Photo of Benjamin Stuart Paschall with his sister Mary Paschall.  Taken on 25 September 1903 in Seattle, Washington upon completion of hiking from San Francisco to Seattle along the Pacific Coast Trail.  Photo courtesy of T. MacMillan.

Crenshaw County News, (Luverne, Alabama), Tuesday, March 18, 1920, Page 1

New York – Many physicians of this city have shown interest in a treatment for all forms of tuberculosis developed by Dr. Benjamin S. Paschall, formerly of Seattle, now of New York, and asserted by him to be more effective than quinine is for malaria.

Tuberculosis is not thrown off easily by the body as many other infections are, according to Doctor Paschall, because the term manufactures for itself a capsule of wax which gives it a high degree of protection from the natural powers of the blood to digest and destroy germs and other foreign substances.

The problem which confronted him at the beginning of his research in 1907, according to Doctor Paschall, was to find a method of increasing the power of the blood to digest the wax of tuberculosis germs.

The theory which Doctor Paschall finally adopted was analogous to the use of iron as a tonic.  The blood does not digest iron.  But iron, treated with certain acids, makes a compound which the blood can digest.  Doctor Paschall set out, he said, to combine the wax with chemicals into a substance which the blood could absorb.   His object was to cause the blood to manufacture digestive juices which after absorbing this compound, would remain in the blood to break up the expel the wax of the tuberculosis germs.

Dr. Paschall, then, according to his statement, devoted himself to the study of waxes and sent all over the world for different types.  The analysis of the tubercle wax showed that a great many substances entered into its composition.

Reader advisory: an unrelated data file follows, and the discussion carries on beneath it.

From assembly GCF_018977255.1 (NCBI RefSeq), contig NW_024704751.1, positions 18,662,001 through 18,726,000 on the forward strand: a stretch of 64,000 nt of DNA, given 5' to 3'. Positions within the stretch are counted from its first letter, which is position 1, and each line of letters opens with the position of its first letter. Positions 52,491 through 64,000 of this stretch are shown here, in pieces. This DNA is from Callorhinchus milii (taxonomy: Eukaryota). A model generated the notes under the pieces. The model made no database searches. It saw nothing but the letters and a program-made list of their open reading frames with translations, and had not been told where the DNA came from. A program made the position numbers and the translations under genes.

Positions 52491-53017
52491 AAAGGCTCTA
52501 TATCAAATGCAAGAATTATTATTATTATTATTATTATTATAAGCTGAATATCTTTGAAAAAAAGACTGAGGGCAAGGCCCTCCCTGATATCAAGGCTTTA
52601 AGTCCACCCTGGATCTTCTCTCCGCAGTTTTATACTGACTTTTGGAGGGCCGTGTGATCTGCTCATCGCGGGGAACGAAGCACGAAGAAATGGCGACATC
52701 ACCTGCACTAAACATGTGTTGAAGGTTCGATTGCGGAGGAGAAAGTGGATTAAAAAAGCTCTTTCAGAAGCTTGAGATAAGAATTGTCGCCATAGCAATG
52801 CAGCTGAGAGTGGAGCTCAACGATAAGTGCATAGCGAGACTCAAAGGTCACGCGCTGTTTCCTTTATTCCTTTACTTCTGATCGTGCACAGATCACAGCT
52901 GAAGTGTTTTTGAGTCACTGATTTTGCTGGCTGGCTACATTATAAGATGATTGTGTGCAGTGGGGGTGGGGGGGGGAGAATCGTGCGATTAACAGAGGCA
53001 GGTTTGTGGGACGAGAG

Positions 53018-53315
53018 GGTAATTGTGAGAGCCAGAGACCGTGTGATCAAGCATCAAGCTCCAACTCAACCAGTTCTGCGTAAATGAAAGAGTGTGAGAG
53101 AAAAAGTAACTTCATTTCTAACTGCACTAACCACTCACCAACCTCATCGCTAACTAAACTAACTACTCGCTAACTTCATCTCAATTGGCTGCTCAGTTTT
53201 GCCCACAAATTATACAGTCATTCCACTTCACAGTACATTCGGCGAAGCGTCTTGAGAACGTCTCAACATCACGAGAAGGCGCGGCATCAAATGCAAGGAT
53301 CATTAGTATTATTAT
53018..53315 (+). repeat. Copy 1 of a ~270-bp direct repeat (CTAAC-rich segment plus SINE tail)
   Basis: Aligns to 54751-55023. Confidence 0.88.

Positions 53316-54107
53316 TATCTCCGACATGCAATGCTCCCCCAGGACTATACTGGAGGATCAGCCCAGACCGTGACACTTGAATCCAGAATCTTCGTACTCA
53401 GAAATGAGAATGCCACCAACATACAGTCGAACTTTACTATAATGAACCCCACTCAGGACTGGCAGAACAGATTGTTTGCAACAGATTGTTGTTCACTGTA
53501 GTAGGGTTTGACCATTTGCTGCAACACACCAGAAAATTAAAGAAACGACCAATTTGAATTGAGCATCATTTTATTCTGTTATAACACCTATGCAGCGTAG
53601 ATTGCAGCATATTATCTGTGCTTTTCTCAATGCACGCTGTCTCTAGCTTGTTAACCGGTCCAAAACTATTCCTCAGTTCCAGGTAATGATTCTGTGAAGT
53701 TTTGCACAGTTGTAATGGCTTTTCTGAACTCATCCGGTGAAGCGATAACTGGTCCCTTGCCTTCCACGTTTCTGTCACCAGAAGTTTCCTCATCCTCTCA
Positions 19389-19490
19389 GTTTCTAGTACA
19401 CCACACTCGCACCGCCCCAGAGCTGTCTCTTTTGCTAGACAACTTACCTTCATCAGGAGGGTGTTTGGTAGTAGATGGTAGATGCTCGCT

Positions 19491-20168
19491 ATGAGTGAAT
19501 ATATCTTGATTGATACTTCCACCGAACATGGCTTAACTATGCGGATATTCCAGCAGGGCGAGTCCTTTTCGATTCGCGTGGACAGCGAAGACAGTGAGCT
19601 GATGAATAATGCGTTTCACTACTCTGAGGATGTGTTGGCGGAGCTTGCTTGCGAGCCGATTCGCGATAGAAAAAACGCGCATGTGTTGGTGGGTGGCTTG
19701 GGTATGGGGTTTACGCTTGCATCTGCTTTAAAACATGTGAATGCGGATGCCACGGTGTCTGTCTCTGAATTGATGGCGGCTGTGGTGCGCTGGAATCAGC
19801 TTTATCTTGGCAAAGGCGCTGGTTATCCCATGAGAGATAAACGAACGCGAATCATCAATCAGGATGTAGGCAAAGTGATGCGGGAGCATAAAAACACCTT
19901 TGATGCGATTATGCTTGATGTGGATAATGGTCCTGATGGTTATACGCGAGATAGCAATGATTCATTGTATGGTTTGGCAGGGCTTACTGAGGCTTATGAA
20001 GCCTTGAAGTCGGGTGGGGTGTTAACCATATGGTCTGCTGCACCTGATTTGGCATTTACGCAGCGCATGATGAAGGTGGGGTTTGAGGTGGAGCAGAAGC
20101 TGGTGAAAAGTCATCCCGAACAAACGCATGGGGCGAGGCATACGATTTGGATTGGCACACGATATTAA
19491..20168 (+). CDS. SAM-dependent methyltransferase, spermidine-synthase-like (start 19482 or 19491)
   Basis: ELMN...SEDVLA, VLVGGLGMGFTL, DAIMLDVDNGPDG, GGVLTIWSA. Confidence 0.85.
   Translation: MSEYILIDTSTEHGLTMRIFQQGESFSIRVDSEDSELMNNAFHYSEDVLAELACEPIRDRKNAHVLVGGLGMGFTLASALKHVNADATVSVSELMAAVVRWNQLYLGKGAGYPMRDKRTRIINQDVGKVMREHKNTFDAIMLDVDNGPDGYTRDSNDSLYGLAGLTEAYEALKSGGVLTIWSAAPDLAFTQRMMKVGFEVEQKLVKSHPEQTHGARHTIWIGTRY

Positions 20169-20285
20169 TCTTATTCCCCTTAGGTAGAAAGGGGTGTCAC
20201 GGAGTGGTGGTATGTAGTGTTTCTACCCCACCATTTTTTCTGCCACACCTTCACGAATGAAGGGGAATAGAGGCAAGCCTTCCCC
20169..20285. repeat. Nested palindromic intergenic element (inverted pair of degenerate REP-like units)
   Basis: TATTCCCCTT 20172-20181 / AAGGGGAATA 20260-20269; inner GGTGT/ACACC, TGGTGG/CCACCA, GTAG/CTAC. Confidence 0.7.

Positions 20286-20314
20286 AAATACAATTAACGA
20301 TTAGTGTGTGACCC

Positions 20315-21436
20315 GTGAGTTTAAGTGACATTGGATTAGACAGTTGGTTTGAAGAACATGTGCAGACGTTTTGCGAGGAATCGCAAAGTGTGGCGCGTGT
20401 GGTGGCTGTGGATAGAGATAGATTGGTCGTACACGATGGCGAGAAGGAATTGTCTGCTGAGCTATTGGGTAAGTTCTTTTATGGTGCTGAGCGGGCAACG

He produced his first treatment in 1908.  After various experiments on guinea pigs and other animals he became satisfied that he had discovered a valuable therapeutic agency, and his first human patient was himself.  He had been a sufferer from tuberculosis, and he believes that he cured himself with injections of the compound which he had then made.

The theory on which the treatment was worked out resembles that on which salvarsan was developed, although differing in some particulars.  Doctor Ehrlich, who announced his discover in 1910, which a coal-tar compound which stained the parasite which he sought to destroy, but did not stop its activity.  He combined that chemical with arsenic constituents.  This compound, in staining the parasite, released the poison which destroyed its action, without hurting the human body.  This process is reversed by Doctor Paschall, who possessed the latent enemy of tuberculosis in the wax, but had to find chemical combinations which would make it available.  His “mycoleum” differs also in that it is a combination of chemical and bacteriological products, whereas salvarsan is a union of chemicals only.  And, while salvarsan attacks the parasite directly, the mycoleum is supposed to excite the blood to make the attack.

He at first used the treatment only in the case of persons in advanced stages of tuberculosis, who asked for it.  Even in the advanced stages Doctor Paschall claims a large record of recoveries.

[i] Washington Death Certificate # 4971, 1907-1960. Salt Lake City, Utah: FamilySearch Film Number: 2032518

Shoemaker, Benjamin H.  “Genealogy of the Shoemaker Family of Cheltenham, Pennsylvania.”  PA: J.B. Lippincott Co., p. 445.

Anderson, Bart, ed.  “The Sharples-Sharpless Family : Volume 1”.  West Chester, PA,  Page 333.

[ii] Washington State Archives; Olympia, Washington; Washington Marriage Records, 1854-2013; Reference Number: kingcoarchmr_10353

Washington State Archives; Olympia, Washington; Washington Marriage Records, 1854-2013; Reference Number: kingcoarchmcvol87_547

Harper, Franklin.  “Who’s Who On The Pacific Coast”.  Los Angeles, CA: Harper Publishing Co. 1913, Page 445.